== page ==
At Iowa debate, Mitt Romney avoids tangling with Newt Gingrich

To the surprise of many, Mitt Romney, deep into the Fox News debate in Sioux City, Iowa, on Thursday had refrained from attacking front-runner Newt Gingrich a single time.

But it’s clear that Romney’s attacks earlier this week had gotten under Gingrich’s skin. Asked a question about the Keystone XL oil pipeline project, Gingrich said he has been watching his words during the debate and “editing” himself.

“I’m very concerned about not appearing to be zany,” Gingrich said mockingly.

But it’s interesting that Gingrich felt compelled to try to reference Romney’s continued criticism of the former House speaker, as Romney, at that moment at least, had yet to provide him with an opportunity to counterpunch.


In a sense, the debate Thursday night was a return by Romney to a more reserved and focused stance, focusing on ripping President Obama and not allowing himself to be drawn into bloody combat with Gingrich. Several back-and-forths between Gingrich and Romney at the Des Moines debate last Saturday didn’t go Romney’s way, leading to suggestions that the former Massachusetts governor was beginning to flail about.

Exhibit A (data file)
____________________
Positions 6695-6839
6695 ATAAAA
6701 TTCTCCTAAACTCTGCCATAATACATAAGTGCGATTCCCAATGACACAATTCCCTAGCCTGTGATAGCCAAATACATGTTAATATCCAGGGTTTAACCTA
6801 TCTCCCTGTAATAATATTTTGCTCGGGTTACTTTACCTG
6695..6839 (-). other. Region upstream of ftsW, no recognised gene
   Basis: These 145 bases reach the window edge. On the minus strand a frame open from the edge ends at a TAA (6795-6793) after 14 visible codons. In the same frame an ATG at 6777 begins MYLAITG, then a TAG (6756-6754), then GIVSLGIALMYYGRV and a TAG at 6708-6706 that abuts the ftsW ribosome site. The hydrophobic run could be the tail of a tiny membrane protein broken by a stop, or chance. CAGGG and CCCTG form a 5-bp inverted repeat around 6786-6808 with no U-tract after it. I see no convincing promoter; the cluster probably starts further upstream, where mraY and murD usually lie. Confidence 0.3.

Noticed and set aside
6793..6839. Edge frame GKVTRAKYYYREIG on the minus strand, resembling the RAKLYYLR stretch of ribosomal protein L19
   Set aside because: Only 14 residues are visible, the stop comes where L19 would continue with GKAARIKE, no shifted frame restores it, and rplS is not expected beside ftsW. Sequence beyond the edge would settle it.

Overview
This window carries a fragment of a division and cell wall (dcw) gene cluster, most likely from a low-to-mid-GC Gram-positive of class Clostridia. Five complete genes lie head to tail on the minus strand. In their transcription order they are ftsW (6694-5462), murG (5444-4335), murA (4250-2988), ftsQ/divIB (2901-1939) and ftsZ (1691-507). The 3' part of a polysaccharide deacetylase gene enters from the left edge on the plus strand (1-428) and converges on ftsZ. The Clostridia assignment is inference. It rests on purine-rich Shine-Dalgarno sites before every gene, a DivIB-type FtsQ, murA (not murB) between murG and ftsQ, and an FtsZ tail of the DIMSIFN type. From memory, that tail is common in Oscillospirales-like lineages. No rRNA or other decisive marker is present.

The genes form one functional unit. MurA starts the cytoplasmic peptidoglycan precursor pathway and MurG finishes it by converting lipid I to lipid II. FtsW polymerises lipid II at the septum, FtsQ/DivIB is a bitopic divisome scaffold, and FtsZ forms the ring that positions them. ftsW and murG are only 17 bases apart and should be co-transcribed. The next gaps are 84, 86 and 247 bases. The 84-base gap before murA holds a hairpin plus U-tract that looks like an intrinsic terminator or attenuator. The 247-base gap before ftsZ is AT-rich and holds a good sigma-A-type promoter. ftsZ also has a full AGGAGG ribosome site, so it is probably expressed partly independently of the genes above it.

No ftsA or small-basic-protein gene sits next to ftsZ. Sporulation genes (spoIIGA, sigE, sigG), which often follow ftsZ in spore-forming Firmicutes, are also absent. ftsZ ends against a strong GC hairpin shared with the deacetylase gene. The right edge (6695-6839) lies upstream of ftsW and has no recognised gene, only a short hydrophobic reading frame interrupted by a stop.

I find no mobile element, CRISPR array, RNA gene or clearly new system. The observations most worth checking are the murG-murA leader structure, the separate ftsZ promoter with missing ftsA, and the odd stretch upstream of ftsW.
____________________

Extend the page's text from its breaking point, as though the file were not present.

“It’s President Obama we need to be talking about,” Romney said.

Instead, as in earlier debates, many of the disputes between the GOP presidential contenders occurred away from Romney, such as the fight over Ron Paul’s refusal to pledge to take military action against Iran if it acquired a nuclear weapon or Gingrich’s work for mortgage giant Freddie Mac, which sparked criticism from Michele Bachmann.

Still, it doesn’t mean that Romney has agreed to the cease-fire that Gingrich requested of all GOP contenders earlier this week, when he implored them to direct their energies toward unseating Obama. Even as Romney was trying to take the high road in Sioux City, his campaign sent out an anti-Gingrich mailer.


Nor did Romney escape questions over the perception that he has shifted his position on several key issues. Fox News moderator Chris Wallace pressed Romney on his past positions on abortion and gay rights.

“I changed my mind,” Romney said about his abortion views. “Sometimes I was wrong. Where I was wrong, I’ve tried to correct myself.”

As for gay rights, Romney was blasted by Rick Santorum for not doing more, while as governor of Massachusetts, to take on the Massachusetts Supreme Court over its 2003 decision legalizing same-sex marriage.

“I have been a champion of traditional marriage,” Romney said. “That has always been my view.”